Booktok: beneficial or basic?

Maddie Kitchen '24, Copy Editor

Behind the shadows of famed dancers and comedians, the past year has seen the rise of a TikTok phenomenon known as “Booktok.” Despite only making up a small portion of the app’s users, the self-named community of avid readers and writers has surprising influence, routinely resurrecting years-old novels and allowing them a moment of glorious fame. During their time in the spotlight, fans give these books the star treatment, constantly discussing and debating favorite characters, plotlines, relationships and possible new content, all the while relentlessly promoting the novel to thousands of new readers.

As with all recommendations, it’s inevitable that you’ll eventually hit a bad one. While Tahereh Mafi’s “Shatter Me” series is evidently a fan-favorite, it’s decidedly not for me. The plot might be attractive and easy to pick up, but overall it feels dull and utterly predictable. Mafi’s endlessly-hyped character came across rather uninspired and cliché. The series seemed to fall into the sticky trap of post-“Hunger Games” mediocre YA science-fiction that strived and failed to duplicate Suzanne Collins’ success. Being one of the first recommendations I picked up from TikTok, the quality of “Shatter Me” was definitely discouraging and a poor representation of the Booktok community’s potential.

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“The Cruel Prince” series, written by Holly Black, seemed to be a very low risk, medium reward situation. Black’s storytelling was easy to become invested in, and her plots are filled with exciting twists that hook the reader’s attention. The characters were a great balance of charming and infuriating, albeit a touch basic. However, I found the objective quality of the books wasn’t quite as high as my enjoyment level; they just seemed to lack that tantalizing, thought-provoking quality that all of my favorites hold. While I’m not sure this series deserves quite so much attention, it does fulfill its role as a satisfying read that would be an ideal warmup for someone just starting out on Booktok.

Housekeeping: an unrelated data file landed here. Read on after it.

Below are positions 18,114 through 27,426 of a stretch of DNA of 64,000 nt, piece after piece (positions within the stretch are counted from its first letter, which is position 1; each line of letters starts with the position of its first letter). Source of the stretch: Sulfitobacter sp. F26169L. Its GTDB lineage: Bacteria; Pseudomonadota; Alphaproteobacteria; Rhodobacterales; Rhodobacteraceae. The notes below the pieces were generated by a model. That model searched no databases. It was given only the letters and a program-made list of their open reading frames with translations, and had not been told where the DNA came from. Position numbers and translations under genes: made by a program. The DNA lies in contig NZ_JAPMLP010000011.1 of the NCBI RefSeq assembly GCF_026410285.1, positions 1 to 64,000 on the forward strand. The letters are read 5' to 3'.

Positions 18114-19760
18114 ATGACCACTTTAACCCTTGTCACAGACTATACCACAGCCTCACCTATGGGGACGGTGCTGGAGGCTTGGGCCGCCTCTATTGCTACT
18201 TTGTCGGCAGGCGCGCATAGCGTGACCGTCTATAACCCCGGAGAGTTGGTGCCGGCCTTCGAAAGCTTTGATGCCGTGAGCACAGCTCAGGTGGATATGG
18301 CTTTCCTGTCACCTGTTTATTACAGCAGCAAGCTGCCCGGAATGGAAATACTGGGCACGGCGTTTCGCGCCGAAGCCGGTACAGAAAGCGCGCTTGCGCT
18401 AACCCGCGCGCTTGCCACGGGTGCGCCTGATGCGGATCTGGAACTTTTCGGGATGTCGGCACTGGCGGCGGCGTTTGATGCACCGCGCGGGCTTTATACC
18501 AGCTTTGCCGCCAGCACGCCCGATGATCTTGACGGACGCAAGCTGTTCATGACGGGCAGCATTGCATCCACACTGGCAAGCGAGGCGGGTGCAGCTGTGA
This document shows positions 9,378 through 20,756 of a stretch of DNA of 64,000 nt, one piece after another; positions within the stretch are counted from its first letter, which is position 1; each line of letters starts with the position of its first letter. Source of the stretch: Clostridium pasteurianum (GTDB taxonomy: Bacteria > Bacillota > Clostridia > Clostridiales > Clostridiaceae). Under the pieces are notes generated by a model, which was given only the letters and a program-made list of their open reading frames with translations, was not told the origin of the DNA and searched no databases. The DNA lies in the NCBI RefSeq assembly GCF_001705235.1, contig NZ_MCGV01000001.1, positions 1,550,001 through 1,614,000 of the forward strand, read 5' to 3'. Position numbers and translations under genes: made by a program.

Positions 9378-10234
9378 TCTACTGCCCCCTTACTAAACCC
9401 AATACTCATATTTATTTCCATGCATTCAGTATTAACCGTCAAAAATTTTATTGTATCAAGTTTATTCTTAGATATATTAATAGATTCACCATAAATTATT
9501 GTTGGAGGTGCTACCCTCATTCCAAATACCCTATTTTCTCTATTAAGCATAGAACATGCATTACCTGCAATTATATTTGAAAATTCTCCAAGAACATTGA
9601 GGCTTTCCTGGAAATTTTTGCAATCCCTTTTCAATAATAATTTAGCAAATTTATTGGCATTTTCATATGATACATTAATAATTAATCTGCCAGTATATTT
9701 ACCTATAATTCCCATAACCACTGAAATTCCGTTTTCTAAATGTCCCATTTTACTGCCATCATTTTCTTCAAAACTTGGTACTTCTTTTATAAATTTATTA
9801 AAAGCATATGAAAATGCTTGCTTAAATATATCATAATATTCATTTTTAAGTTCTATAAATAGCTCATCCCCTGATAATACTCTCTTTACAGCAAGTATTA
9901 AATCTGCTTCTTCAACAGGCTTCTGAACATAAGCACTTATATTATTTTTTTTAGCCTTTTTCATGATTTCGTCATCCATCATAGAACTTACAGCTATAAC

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On the other hand, Leigh Bardugo’s “Six of Crows “ duology is everything a reader could want in a high fantasy series. When the books first rose to popularity in late 2020, the overwhelming wave of glowing reviews pitched my expectations quite high, but Bardugo somehow managed to exceed them. The novels are set in a masterfully crafted world known as the “Grishaverse”, filled with a complex magic system and raw, relatable characters. The plot is constantly shifting, progressing in enticing ways that have the reader hooked from the second chapter. Bardugo incorporates sophisticated, wholly important topics of grief, forgiveness and loyalty, all while tempering any potentially gloomy feel with crackling humor and swoon-worthy relationships. “Six of Crows ” is one of those fantasy worlds that just consumes you, lingering unforgettably in your mind between reads.

Photo courtesy of Amazon

Despite its tendency towards mob behavior, Booktok succeeds in its most important goal: encouraging a greater audience to read. Through sharing and popularizing these recommendations, the community romanticizes reading and portrays the joy in reading for pleasure rather than for a dreaded school mandate. With the stress of deciding on a book and finishing within a deadline removed, the reading community has been irrevocably transformed into a grander, more accessible place. I might not pass on every suggestion I’ve received, but the amount of sheer gold unearthed makes the experience irrefutably worthwhile.